Molecular analysis of the DNA revealed two compound heterozygous mutations at c.444C>G (p.Tyr14) in exon 2 and c.2238G>C (p.Trp746Cys) in exon 16. The first mutation at c.444C>G showed a nucleotide change at codon 148 introducing a premature stop codon. This mutation disrupts the normal splicing and is predicted to produce a truncated acid α-glucosidase. This mutation described is a novel mutation and has not previously been reported in both HGMD and Pompe’s Disease Mutation Databases. Homology analysis of the novel mutation showed that the location of the mutation at codon 148 is in a highly conserved region (Figure 3). The second mutation at c.2238G>C causes a change from nonpolar aromatic Tryptophan to polar aliphatic Cysteine at codon 746 and has been known to affect the enzymatic function of acid α-glucosidase [4] (refer to Figure 4).

Figure 3: DNA sequence electropherograms of the two heterozygous compounds detected in this patient. The c.444C>G (p.Tyr14) mutation is identified in exon 2 and c.2238G>C (p.Trp746Cys) mutation is identified in exon 16 of the GAA gene.
Figure 4: Multiple sequence alignments of GAA homologous sequences in different species are shown. Nonsense mutation reported in this study is highlighted by a red rectangle, illustrating that the p.Tyr14 mutation is in a highly conserved region.

She was started in high protein dietary regime (1.2–1.5 gm of protein/kg/day) with continuous physiotherapy and rehabilitation support. Due to respiratory muscle weakness and diaphragmatic paresis, she was ventilated for a total duration of 9 months. This was complicated with recurrent lung collapses. After 6 months of a high protein dietary regime, she was successfully weaned off from the ventilator with a permanent tracheostomy, supplemented by home oxygen using a concentrator. Upper limb muscle power improved to 5/5 on MRC scale. Neck and proximal lower limbs muscle power improved to 3-4/5 on MRC scale. On discharge, she was able to ambulate unaided for short distances of 140 meters in 6 minutes and independent of activities of daily living. Her creatine kinase level remained elevated at 691 U/L.

The patient was subsequently started on intravenous infusions of recombinant human acid α-glucosidase (rhGAA; 20 mg/kg body weight) every 2 weeks. After initial 8 courses of rhGAA therapy over 4 months in 2007, her muscle strength remained stable as on discharge but there was improvement in timed 6-minute walk from 140 meters to 168 meters. Serum creatine kinase level was significantly reduced from 746 U/L before enzyme replacement to 92 U/L. Alanine transaminases also showed marked improvement from 72 U/L to 28 U/L after enzyme replacement therapy (ERT). Despite improvement in creatine kinase level, liver enzymes, and ambulatory status in her 6-minute walking test, her motor performance remained clinically the same. However, her respiratory status continued to decline, requiring noninvasive ventilation in the year 2008. In 2009, enzyme replacement therapy was briefly interrupted due to a worldwide shortage. In 2010, proximal upper limb muscle power remained at 4-5/5 on MRC scale. However, proximal lower limbs muscle power had reduced to 3/5 on MRC scale after the period of discontinuation highlighting the benefit while the patient was on the regular infusions. Distal upper and lower limb power remained full. Her 6-minute walking test was 20 meters due to the needs of noninvasive ventilation occurring after the period of discontinuation of enzyme replacement therapy of one year. Her ability to ambulate reduced over this period necessitating walking aids or assistance and supplementation with a wheelchair. At the present time, she continues to survive on minimal requirement noninvasive ventilation with stable respiratory status as long as her enzyme replacement therapy is not interrupted. Motor performance and ambulatory status have remained stable on 2-weekly enzyme replacement therapy over the last 4 years.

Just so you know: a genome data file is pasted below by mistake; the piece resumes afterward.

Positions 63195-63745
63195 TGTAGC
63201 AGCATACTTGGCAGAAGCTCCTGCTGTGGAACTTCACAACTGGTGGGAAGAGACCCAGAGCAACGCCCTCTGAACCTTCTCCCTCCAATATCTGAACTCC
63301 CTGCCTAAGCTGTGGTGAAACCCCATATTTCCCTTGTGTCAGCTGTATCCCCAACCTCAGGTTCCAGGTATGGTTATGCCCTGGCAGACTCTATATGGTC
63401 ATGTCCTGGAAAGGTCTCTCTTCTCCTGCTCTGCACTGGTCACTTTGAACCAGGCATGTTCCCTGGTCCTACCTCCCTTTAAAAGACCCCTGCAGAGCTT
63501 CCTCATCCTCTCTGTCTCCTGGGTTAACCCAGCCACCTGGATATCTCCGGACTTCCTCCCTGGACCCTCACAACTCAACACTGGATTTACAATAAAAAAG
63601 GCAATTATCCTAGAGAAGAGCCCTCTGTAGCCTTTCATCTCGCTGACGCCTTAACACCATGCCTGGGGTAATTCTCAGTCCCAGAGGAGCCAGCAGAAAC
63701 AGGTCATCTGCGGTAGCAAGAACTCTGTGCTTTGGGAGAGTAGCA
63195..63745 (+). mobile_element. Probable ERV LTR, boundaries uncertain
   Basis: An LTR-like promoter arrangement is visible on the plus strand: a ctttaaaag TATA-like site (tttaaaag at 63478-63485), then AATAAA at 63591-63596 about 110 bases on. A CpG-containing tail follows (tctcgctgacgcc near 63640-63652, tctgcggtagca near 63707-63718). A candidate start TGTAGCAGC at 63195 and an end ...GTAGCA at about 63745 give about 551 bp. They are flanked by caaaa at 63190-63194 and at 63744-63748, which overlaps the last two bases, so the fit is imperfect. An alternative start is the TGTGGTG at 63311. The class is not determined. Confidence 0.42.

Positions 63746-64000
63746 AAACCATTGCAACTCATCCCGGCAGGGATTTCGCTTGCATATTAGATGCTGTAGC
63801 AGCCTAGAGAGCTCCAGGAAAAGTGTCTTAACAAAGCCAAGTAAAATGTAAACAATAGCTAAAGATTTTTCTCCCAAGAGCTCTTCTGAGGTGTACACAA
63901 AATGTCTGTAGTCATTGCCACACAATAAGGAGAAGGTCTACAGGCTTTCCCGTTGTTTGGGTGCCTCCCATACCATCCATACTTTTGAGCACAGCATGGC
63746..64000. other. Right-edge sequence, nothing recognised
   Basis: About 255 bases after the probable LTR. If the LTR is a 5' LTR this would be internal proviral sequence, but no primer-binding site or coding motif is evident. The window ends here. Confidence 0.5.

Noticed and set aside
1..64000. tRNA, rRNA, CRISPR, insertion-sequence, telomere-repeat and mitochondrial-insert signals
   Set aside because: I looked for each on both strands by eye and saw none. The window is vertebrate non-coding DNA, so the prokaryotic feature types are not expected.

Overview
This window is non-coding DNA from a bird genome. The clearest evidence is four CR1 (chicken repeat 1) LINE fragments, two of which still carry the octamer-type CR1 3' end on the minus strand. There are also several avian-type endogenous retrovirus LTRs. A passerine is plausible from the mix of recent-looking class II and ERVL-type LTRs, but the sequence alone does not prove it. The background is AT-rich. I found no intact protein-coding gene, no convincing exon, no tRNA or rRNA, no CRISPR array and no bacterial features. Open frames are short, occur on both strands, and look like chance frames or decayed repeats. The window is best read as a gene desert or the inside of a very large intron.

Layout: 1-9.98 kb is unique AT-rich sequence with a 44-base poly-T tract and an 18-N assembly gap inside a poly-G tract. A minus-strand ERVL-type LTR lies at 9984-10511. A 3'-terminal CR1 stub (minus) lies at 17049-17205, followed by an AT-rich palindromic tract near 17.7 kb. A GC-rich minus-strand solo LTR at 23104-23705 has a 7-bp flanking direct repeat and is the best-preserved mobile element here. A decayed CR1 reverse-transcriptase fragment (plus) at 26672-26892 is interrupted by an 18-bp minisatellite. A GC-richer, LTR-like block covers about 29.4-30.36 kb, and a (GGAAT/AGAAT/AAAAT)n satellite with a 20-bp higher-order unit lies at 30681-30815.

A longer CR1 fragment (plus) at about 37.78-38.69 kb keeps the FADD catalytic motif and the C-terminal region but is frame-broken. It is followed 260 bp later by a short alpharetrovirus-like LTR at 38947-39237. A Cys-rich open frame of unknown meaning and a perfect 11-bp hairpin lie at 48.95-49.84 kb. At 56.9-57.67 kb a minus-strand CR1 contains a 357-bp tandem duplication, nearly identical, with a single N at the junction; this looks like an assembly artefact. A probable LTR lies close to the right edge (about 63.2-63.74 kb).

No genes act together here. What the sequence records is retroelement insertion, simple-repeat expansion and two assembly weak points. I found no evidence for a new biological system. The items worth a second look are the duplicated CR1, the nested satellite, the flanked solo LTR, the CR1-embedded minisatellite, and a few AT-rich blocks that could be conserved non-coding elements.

3. Discussion

Pompe’s disease is an inherited autosomal recessive disorder caused by a deficiency of the lysosomal enzyme acid alpha-glucosidase (GAA). The phenotypic expression occurs when both alleles of the GAA gene harbor a pathogenic mutation and in this case as shown on genetic analysis as described earlier. Data on genetic mutations for late-onset Pompe’s disease (childhood, juvenile, and adult-onset) among Chinese populations are limited, with only a handful of reports from China [5] and Taiwan [4]. Most studies analysed patients with infantile-onset Pompe’s disease. In this case, we identified two compound heterozygous mutations in a case of late-onset severe Pompe’s disease, who required prolonged ventilator support shortly after presentation, which improved with high protein diet and enzyme replacement therapy (ERT).

The first mutation at c.444C>G (p.Tyr14) in exon 2 is a novel mutation and has not been previously reported in both HGMD and Pompe’s Disease Mutation Database. The second mutation is at c.2238G>C (p.Trp746Cys) in exon 16. These 2 compound heterozygous mutations found in this patient are predicted to reduce the enzyme activity of acid α-glucosidase. Compound mutation of c.2238G>C (p.Trp746Cys) in exon 16 was previously reported in juvenile onset Pompe’s disease patients as a sequence change of unknown pathogenic significance causing diminished enzyme activity [6]. Yang et al. [4] reported a group of 15 late-onset Chinese patients with symptom onset in their second decade of life with rapid disease progression. Mutation analysis in these patients revealed 2 dual mutations in the GAA gene c.(1935C>A; 1726G>A) (p.(D645E; G576S)) and c.(2238G>C; 1726G>A) (p.(W746C; G576S)) which represented 66.5% of the mutated chromosomes. Interestingly, Chinese patients with late-onset Pompe’s disease displayed earlier symptom onset and faster disease progression as compared to the Dutch [7] and German [8] patients. They also have a poorer treatment response to recombinant human GAA. Yang attributed the aggravated phenotype observed in this group of patients to the lack of c.-32-13T>G (IVS1-13T>G) mutation and the low prevalence of the p.(W746C; G576S) and p.(D645E; G576S) mutations. The c.-32-13T>G mutation was found in 79% of the patients with Caucasian origin and reduces the fidelity of GAA mRNA splicing to 10% of the original amount [7, 9]. The residual activities correlated with the later age of onset and slower disease progression in late-onset Pompe’s disease. However, the disease severity did not correlate with enzyme activity. The c.-32-13T>G mutation which is associated with a milder course of disease has a broad variability in the decline of locomotive and respiratory function [10]. Both Yang et al. [4] and L. Wan et al. [6] have reported the association of p.W746C mutation with earlier onset of symptomsin late-onset Pompe’s disease, including one homozygous patient who showed onset of symptoms at the age of 10. In our case, the patient’s symptom onset was at the age of 23 when she first experienced progressive proximal muscles weakness causing her to have difficulty in climbing stairs, squatting, and getting up. Phenotypically, she had weak axial and proximal limb muscles that was worse in the lower limbs with poor chest expansion and subsequently developing decompensated respiratory failure necessitating ventilatory support. This patient’s novel mutation showed good initial response to high protein diet and later on enzyme replacement therapy though having severe disease but when interrupted it showed deterioration in motoric functioning and respiratory need.